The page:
Marchand and Subban step into the ring

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Marchand and Subban step into the ring

BOSTON -- It was bound to happen sooner or later between the nose that knows, and the demonstrative defenseman that needs to act like he's been there before.The newest chapter in the BruinsCanadiens rivalry opened up Thursday nightwith Brad Marchand and P.K. Subban finally dropping the gloves multiple times, and finally engaging in an honest-to-goodness fight to end it all.

The duo has been involved in plenty of chippy play overthe last season plus, but that finally bubbled over into theextended dropped gloves session with the decision going to the smaller, scrappier Marchand. It also acted as the most exciting point in the B's 2-1 loss to the Habs at TD Garden.
It started with Marchand jumping on Subban for a few choice shots that sent each player off with matching holding penalties in the second period. Then both players went at each other coming out of the boxbefore they were separated by the refs and slapped with delay-of-game penalties. Both tone-settersthen finally got down to business by dropping their gloves, elbow pads, helmets and any other piece of hockey armor in a full hockey yard sale -- not to be confused with its skiing cousin -- before engaging in some old-fashioned hockey fisticuffs.

Both sides have been waiting for the antagonists to finally drop the gloves since Subban smoked the Bs winger with a bone-rattling body check at the Bell Centre early last season, and it all went downin a Boston defeat that sank the B's into last place. Give Marchand credit for attempting to spark his team with some emotion, but the Bruins once again eventually flatlined.

Stuff happens in a game. Emotions ran a little high, admitted Marchand, who said the fight escalated from a conversation prior to a face-off. I think it all started off the draw. He kind of gave me a little shot with his elbow and then I grabbed him and he grabbed me.

I thought he wanted to go then so I dropped my gloves. But when we were in the box he asked me to go and I said no. And then back in the second time he asked me again, and I couldnt say no. So it was nice to get it out of the way.

The bout included a series of wild, off-target Subban haymakers that Marchand was able to avoid, and a few short right-handed jabs from the Honey Badger that scored points with the suddenly frenzied crowd. Unfortunately the Bruins couldnt ride the momentum for long enough, and Raphael Diaz smothered a seemingly sure Patrice Bergeron goal into an empty netin the second that followed Marchands bout.

The MarchandSubban bout the second career fight for the Bs trouble-maker after a bout against Andrew Coglianothe Oilers in Edmonton last season probably would have been looked as more of an emotional starter had the Bruins won the game. But it did expose Subban as a hockey fighter thats going to get his clock cleaned pretty badly if he ever scraps with somebody that knows what theyre doing.It was Subban's fifth career fight at the NHL level, but he appeared like he might need to go back to the drawing board given the checks that his wordsand haughty actions can sometimes write on the ice.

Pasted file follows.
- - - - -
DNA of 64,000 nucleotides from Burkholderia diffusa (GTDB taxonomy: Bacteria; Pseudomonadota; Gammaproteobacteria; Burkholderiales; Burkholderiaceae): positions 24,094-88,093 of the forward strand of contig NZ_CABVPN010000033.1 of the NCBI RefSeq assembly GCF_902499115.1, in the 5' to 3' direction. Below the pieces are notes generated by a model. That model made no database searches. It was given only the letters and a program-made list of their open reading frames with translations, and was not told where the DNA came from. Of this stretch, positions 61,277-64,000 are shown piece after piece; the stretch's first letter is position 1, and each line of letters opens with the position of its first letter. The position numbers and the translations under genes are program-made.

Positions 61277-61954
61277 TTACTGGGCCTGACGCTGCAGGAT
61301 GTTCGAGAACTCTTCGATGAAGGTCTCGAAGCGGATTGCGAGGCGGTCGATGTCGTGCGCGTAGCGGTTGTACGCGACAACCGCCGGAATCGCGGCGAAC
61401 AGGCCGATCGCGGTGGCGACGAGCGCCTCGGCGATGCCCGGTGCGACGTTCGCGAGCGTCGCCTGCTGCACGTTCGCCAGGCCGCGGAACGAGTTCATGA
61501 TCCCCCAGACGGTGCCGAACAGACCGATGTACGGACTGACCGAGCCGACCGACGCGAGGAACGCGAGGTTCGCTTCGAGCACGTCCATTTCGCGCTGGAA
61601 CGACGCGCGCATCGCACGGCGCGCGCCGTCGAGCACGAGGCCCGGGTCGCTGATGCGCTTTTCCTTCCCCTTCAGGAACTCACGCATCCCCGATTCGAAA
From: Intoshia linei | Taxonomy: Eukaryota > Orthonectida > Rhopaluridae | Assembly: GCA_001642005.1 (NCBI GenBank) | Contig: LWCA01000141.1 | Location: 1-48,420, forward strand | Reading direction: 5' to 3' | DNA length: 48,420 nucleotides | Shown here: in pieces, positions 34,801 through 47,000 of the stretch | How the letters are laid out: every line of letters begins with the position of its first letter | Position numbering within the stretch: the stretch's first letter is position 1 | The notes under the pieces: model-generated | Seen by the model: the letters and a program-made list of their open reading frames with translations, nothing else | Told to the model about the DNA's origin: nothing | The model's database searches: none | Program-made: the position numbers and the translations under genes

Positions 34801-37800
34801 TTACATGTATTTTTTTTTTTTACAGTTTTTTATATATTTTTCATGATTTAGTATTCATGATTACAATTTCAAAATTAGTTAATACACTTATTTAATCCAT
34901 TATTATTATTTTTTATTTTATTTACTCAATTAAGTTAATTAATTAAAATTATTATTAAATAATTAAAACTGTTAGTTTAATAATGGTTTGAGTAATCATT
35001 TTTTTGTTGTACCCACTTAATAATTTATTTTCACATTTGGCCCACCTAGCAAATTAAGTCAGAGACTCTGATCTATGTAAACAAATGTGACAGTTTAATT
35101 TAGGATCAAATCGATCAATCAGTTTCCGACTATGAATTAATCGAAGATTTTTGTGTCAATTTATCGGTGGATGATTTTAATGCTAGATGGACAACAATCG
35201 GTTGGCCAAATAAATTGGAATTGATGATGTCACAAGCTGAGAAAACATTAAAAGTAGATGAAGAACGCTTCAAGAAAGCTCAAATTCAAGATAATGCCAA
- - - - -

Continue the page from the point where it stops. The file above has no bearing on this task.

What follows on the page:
Im not a very good fighter, so, I guess you could say I was going for the knockout, but it was a pretty bad attempt, said Subban, who said after the win that he would consult the video with Georges Laraque and Travis Moen to improve his fighting technique. So I dont know, Im probably better to keep my gloves on most of the time.

I know Marchand pretty well and its just a matter of us both being frustrated out there and thats how you settle your differences. I mean, we were kind of laughing about it after, we gave each other a pat on the pads, I dont think theres any true animosity between us two.

Who knows when the next bout will come for the flamboyant Subban, but its more than likely not the last time the Habs defenseman will be dropping the gloves against a Bruins team unafraid to show their dislike for him and his in-your-face game.Marchand and Subban Part II coming to a rink near you this winter and beyond.

Morning Skate: Not a dry eye as Canucks draftee gets the call

Morning Skate: Not a dry eye as Canucks draftee gets the call

Here are all the links from around the hockey world, and what I’m reading, while getting ready to check out GLOW on Netflix.

*This video of a Vancouver Canucks draft pick tearing up while watching the video of his brother celebrating him getting picked is all that is right with the NHL Draft.  

*FOH (Friend of Haggs) Adrian Dater has Avs first-round pick Cale Makar talking about his hockey background, and why it doesn’t matter.

*The Calgary Flames are excited about their prospects and the pieces they were able to acquire last weekend.

*The Washington Capitals have re-signed Brett Connolly for a couple of years at short money and he appears to have found a home in DC.

*The Chicago Blackhawks are still in talks with Marian Hossa about how to resolve his contract and the allergic skin condition that might have prematurely ended his hockey career.

*Will the Tampa Bay sports go through a dry spell when it comes to Hall of Fame athletes now that former Lighting forward Dave Andreychuk has been called to the Hockey Hall?